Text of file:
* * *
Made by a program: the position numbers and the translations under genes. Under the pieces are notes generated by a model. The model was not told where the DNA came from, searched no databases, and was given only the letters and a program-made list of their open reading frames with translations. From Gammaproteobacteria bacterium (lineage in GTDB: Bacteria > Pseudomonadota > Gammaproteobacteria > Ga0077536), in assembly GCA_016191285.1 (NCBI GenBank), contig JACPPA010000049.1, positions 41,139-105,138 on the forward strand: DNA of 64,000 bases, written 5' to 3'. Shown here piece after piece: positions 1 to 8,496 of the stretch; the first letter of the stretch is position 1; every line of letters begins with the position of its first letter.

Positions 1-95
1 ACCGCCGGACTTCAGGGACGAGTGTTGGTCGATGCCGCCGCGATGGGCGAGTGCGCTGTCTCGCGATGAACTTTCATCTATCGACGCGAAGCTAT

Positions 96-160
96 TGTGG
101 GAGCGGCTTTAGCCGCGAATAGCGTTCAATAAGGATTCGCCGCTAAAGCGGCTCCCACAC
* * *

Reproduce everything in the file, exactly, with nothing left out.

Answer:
Made by a program: the position numbers and the translations under genes. Under the pieces are notes generated by a model. The model was not told where the DNA came from, searched no databases, and was given only the letters and a program-made list of their open reading frames with translations. From Gammaproteobacteria bacterium (lineage in GTDB: Bacteria > Pseudomonadota > Gammaproteobacteria > Ga0077536), in assembly GCA_016191285.1 (NCBI GenBank), contig JACPPA010000049.1, positions 41,139-105,138 on the forward strand: DNA of 64,000 bases, written 5' to 3'. Shown here piece after piece: positions 1 to 8,496 of the stretch; the first letter of the stretch is position 1; every line of letters begins with the position of its first letter.

Positions 1-95
1 ACCGCCGGACTTCAGGGACGAGTGTTGGTCGATGCCGCCGCGATGGGCGAGTGCGCTGTCTCGCGATGAACTTTCATCTATCGACGCGAAGCTAT

Positions 96-160
96 TGTGG
101 GAGCGGCTTTAGCCGCGAATAGCGTTCAATAAGGATTCGCCGCTAAAGCGGCTCCCACAC